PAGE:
placement in suitable institutions for the care of such children. foster care is not necessarily permanent.000 registered orphans and other vulnerable children (OVC) in Namibia. for the best interests of a child to be cared for and protected. and 14.16 There are 250. foster care. unlike adoption.17 These figures indicate that the rate of adoption in Namibia is far lower than that in other parts of the world. 17 MGECW (2009b:58).14 Namibia has ratified some of the international agreements on child welfare and is bound to enact legislation that adequately safeguards the welfare of children. the term adoption can also be applied to a related institution in customary law. However.
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. is similar to adoption in the sense that a child is placed from one family into the other.15 There are an estimated 80 adoptions per year in Namibia.000 children were estimated to be in foster care as at February 2009.18 For example. the general rules of
public international law and international agreements binding upon Namibia under this Constitution shall form part of the law of Namibia. The reason for this lies in the plurality of the Namibian law and in the different perceptions of each type of law when it comes to adoption. there is the intention that the child will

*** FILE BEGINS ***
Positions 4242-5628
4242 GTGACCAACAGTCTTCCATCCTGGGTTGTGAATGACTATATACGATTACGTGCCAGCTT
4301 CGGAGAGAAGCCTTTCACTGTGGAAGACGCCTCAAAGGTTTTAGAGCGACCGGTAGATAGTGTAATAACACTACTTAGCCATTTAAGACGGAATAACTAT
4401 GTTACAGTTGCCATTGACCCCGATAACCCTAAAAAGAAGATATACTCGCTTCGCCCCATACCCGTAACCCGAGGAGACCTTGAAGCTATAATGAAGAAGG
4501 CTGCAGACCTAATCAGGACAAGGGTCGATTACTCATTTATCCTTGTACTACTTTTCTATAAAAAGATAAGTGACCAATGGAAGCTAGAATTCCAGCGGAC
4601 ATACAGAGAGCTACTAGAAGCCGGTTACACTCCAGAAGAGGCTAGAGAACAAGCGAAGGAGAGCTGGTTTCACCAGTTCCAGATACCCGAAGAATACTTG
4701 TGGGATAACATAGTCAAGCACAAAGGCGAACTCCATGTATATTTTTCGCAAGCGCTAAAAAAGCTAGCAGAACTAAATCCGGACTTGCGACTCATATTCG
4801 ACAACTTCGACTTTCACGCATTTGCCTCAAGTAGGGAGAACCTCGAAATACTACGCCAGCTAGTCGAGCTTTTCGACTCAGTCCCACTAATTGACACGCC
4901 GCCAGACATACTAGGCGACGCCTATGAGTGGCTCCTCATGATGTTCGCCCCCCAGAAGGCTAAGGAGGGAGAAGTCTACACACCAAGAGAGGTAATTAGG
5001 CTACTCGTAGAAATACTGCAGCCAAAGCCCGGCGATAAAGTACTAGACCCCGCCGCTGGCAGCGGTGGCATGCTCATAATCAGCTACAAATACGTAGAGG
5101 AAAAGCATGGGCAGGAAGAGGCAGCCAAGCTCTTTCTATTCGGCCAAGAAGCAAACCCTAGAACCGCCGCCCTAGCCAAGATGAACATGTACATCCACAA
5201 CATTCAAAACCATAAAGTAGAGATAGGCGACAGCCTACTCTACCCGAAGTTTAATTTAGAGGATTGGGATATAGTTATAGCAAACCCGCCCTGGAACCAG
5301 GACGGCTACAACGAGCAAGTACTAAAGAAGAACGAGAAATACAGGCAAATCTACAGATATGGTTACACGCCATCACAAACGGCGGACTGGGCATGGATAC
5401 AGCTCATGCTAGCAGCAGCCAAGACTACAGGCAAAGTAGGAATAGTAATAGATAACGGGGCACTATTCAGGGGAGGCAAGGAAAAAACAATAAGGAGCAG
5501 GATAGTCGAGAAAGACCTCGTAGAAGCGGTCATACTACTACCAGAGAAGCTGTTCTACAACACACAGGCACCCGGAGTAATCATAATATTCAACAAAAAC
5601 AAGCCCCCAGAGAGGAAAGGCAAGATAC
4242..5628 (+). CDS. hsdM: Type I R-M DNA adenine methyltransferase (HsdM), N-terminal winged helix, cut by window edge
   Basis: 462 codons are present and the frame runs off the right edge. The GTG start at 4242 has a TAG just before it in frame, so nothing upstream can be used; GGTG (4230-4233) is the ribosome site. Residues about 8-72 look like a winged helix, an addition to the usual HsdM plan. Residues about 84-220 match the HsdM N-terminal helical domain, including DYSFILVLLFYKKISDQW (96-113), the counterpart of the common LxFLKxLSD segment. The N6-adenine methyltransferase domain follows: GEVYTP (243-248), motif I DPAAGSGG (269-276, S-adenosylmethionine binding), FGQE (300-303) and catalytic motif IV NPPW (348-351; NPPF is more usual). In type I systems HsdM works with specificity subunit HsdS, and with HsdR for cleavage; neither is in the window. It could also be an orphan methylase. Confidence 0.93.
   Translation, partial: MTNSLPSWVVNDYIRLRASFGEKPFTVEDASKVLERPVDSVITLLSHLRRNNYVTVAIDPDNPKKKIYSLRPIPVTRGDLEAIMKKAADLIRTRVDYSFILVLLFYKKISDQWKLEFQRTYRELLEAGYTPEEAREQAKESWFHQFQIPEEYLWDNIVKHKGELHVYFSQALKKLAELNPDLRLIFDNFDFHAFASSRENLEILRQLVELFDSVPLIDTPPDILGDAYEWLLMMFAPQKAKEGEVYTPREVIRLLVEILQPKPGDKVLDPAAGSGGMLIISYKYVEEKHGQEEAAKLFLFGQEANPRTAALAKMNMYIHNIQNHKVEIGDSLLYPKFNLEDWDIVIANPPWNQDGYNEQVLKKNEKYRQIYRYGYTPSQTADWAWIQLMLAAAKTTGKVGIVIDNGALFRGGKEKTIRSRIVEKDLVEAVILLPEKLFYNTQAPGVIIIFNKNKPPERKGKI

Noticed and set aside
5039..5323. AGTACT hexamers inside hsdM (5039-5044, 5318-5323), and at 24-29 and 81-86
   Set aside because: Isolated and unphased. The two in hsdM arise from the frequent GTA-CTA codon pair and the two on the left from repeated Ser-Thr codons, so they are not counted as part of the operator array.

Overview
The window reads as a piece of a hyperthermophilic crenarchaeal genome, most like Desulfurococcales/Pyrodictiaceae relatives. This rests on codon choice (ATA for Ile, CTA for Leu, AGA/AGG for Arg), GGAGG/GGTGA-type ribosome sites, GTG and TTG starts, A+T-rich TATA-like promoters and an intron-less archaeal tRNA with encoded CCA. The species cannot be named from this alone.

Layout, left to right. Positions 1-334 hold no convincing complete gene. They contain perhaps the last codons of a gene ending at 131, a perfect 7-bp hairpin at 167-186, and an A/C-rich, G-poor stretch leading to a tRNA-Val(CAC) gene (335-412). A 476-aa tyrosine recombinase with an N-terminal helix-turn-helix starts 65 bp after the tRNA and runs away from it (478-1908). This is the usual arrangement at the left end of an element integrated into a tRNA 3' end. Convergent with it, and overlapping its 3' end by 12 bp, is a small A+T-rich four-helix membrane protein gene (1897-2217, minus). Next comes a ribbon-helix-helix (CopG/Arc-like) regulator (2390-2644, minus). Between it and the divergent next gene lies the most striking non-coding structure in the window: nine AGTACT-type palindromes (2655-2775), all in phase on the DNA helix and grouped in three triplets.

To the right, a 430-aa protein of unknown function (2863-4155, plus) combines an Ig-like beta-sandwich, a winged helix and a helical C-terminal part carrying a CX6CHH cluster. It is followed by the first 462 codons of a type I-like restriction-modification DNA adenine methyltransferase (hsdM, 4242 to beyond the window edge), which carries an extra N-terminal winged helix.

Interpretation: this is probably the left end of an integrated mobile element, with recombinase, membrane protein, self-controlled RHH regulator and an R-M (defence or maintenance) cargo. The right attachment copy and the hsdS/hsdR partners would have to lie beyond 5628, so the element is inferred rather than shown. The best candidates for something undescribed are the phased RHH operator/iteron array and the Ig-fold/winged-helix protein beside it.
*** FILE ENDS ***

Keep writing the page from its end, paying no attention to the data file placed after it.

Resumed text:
14 15 16
Namibian Constitution Article 14 (3)
Goran & Alfredson (1997:279) MGECW (2009a). In most cases of foster care.follows: Unless otherwise provided by this Constitution or Act of Parliament. In spite of significant difference to the statutory law.1 In particular. Article 20 therein provides that. foster care arrangements are actually so common that they are not in any sense formal. such care and protection includes adoption or if necessary. Namibia is a signatory to the Convention on the Rights of the Child (CRC). bearing little or even no legal implications. which in Africa is common practice. Under customary law.